Brazil 2014: The Delicious Game – Brazil edition

Time to join the host nation's comfort-eating binge (

Time to join the host nation’s comfort-eating binge (

It’s the final installment of the Delicious Game! Brazil’s national team may have taken a battering in this World Cup, but the country’s food still has much to recommend it. Alex White is your guide…

Just two games remaining: the World Cup is drawing to a close.Most people’s eyes will fall to the final match on Sunday, but the hosts will take the field again for Saturday’s third-place consolation game in an attempt to salvage their honor.

After the historic defeat Germany inflicted on Brazil in the semifinals, I considered looking up if there were any traditional foods for a Brazilian wake. But that just feels wrong. Soccer is a joyous game, and from what I’ve heard from attendees, the hosts made the tournament quite the party. It would be unfair to remember them in a sad, somber way, particularly since their tournament isn’t quite over yet. So, let’s get joyous. What better way than with delicious foods?

One of the defining characteristics of Brazil is its fusion of cultures, and this holds true for the food as well. As immigrants came from Europe, Africa, and Asia they adopted local cuisine and adapted their recipes to replace the items not available in their new country.

A perfect example is the manioc (also known as cassava), a sweet tuber that filled in for potatoes. Even if you don’t do much else, simple swaps – pertinent root vegetables or tropical fruit – can give the tailgate a distinctively fresh flavor.

Or maybe try the "seven meats for seven goals" challenge? (

Or maybe try the “seven meats for seven goals” challenge? (

But there’s so much else you should do. Although a country as large as Brazil has variety across its regions, some general themes emerge. Brazilians are famous for their fantastically barbecued meat, and pretty much any item comes with cheese included.

With so many different countries-of-origin represented in modern Brazil, you can find pizza and pasta, rice and beans, Japanese influence, seafood, stews, tropical fruit, and so much more. In this case, Brazil is quite literally a melting pot (all that cheese…), and it would be impossible to cover all the “salgadinhos”, or small plates.

With that disclaimer, we have to start with the national dish: feijaoda, a black bean stew with pork or sausage or chorizo or bacon or pretty much whatever you want to put in it, as long as it comes from a pig. Just take a look at some pictures, if that list of pork parts was not enough, and then run, don’t walk, to your store and start cooking right now.

ALL the pig plus beans: what's not to like?  (

ALL the pig plus beans: what’s not to like? (

Coxinha is another food you’ve been missing all your life. This street food consists of little fried balls of chicken and cheese often shaped like a drumstick for dramatic effect. Perfect if you have a large crowd – you probably cannot make enough of these.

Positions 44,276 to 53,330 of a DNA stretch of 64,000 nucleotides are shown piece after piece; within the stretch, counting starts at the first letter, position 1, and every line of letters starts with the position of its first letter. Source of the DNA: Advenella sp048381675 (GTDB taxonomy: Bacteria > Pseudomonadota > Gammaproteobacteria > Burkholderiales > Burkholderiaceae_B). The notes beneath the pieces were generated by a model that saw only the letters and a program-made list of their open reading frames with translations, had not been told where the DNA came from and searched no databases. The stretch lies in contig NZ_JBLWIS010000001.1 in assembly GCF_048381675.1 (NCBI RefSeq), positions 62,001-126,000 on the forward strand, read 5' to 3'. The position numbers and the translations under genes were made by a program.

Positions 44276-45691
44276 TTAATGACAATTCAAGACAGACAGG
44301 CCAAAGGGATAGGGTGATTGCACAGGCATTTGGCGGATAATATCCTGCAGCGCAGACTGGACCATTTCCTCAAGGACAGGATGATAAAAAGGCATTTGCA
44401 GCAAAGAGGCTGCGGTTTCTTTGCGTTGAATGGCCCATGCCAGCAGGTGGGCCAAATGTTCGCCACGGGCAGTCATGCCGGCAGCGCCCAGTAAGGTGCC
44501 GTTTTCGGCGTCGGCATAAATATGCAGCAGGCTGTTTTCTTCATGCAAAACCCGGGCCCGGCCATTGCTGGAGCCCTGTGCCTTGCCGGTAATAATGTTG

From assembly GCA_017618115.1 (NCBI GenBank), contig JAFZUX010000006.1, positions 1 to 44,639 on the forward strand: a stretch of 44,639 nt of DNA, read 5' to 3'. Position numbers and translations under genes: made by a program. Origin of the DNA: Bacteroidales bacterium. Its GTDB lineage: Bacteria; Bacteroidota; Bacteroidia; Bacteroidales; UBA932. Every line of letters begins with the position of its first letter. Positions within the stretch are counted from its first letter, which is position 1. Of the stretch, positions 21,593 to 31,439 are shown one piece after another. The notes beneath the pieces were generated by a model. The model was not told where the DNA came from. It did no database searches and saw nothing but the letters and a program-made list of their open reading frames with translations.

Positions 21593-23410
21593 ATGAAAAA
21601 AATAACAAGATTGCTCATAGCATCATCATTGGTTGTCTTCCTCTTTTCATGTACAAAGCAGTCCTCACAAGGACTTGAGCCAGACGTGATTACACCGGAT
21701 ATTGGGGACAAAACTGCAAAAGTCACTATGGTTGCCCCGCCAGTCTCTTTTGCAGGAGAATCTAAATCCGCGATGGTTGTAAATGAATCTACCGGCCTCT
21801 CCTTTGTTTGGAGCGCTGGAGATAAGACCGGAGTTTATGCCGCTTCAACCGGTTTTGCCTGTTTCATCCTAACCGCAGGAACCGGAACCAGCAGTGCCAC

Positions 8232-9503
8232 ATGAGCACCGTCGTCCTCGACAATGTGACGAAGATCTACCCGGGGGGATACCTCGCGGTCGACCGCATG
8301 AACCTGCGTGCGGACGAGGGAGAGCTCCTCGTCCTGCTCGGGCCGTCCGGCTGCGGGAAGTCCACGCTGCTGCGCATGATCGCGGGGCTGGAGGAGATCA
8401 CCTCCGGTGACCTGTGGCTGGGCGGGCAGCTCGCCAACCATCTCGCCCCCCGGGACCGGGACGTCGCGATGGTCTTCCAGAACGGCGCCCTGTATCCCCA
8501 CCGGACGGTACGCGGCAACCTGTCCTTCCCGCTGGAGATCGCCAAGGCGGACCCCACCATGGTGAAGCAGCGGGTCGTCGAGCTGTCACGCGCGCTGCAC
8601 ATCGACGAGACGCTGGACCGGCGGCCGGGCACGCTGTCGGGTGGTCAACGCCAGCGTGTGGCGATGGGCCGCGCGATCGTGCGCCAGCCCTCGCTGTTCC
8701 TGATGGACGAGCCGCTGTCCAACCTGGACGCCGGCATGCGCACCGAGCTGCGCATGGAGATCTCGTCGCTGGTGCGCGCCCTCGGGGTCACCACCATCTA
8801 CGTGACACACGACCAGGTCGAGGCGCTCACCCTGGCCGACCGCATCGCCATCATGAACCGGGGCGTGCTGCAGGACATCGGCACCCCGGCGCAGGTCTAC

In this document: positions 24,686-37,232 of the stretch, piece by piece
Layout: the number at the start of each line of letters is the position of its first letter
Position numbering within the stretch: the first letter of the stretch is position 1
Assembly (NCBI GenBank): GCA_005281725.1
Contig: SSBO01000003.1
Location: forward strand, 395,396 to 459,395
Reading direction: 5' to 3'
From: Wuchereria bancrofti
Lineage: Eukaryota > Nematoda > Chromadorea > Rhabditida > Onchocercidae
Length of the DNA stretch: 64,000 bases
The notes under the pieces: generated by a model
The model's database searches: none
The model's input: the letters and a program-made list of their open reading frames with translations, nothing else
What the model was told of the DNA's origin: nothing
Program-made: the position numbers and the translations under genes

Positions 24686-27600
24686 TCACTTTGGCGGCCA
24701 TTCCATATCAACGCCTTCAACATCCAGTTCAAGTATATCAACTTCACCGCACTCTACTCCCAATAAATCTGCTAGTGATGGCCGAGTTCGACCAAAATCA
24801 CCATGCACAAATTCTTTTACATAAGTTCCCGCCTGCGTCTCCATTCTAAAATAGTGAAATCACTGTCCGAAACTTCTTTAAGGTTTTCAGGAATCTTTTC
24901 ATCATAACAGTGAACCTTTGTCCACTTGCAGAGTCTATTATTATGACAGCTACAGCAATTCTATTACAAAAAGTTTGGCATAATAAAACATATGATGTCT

Little food coloring and...(

Little food coloring and…(

I mentioned that many Brazilian recipes involve cheese, and even something as simple as bread is transformed. Pão de Queijo are rolls filled with cheese and another handily hand-held snack that won’t linger long at the party.

For dessert, Brazil has no shortage: chocolate truffles and passion fruit mousse and fried dough and coconut truffles and Creme de Papaya with liqueur and cake MADE FROM cookies

But, I’m going to suggest something a little different. It’s been a long, meaty, deep-fried World Cup. Brazilians are big on their many Amazonian fruits, served either fresh or blended into smoothies. So, let’s try something that is both healthy and delicious: an açaí bowl. You could even make a serving bar out of it, and tailgaters can top one of these smoothies-without-yogurt to preference with nuts, granola, coconut, and whatever fruit they choose.

Don't say we didn't think of your health (

Don’t say we didn’t think of your health (

Even better than being guilt-free, as a “superfood”, the açaí will help you recover from having one-too-many caipirinhas. Yes, if you haven’t yet sampled that drink all the reporters have been bragging about, it’s time. It’s slightly bitter and made from a sugar can liquor, and it is perfect for washing down whichever Brazilian delight you pick from those above.

But don’t forget: before we turn our backs on this World Cup, before we begin to think of the next friendly or Gold Cup or Copa America or Women’s World Cup, let’s all raise our caipirinhas and wish the hosts a hearty, “Saude!” And, “Obrigado!”

You are going to need a lot of limes (

You are going to need a lot of limes (


Don’t forget the rest of our Delicious Game series!

Ghana, Portugal, Germany, Belgium & Costa Rica

Follow @OTFSoccer


Alex White needs intravenous statins and he isn’t allowed even to put oil in his car ’til he works off the effects of this series. Help him out @A1exWhite.




One thought on “Brazil 2014: The Delicious Game – Brazil edition

Leave a Reply to Robert Suarez Cancel reply

Fill in your details below or click an icon to log in: Logo

You are commenting using your account. Log Out /  Change )

Google photo

You are commenting using your Google account. Log Out /  Change )

Twitter picture

You are commenting using your Twitter account. Log Out /  Change )

Facebook photo

You are commenting using your Facebook account. Log Out /  Change )

Connecting to %s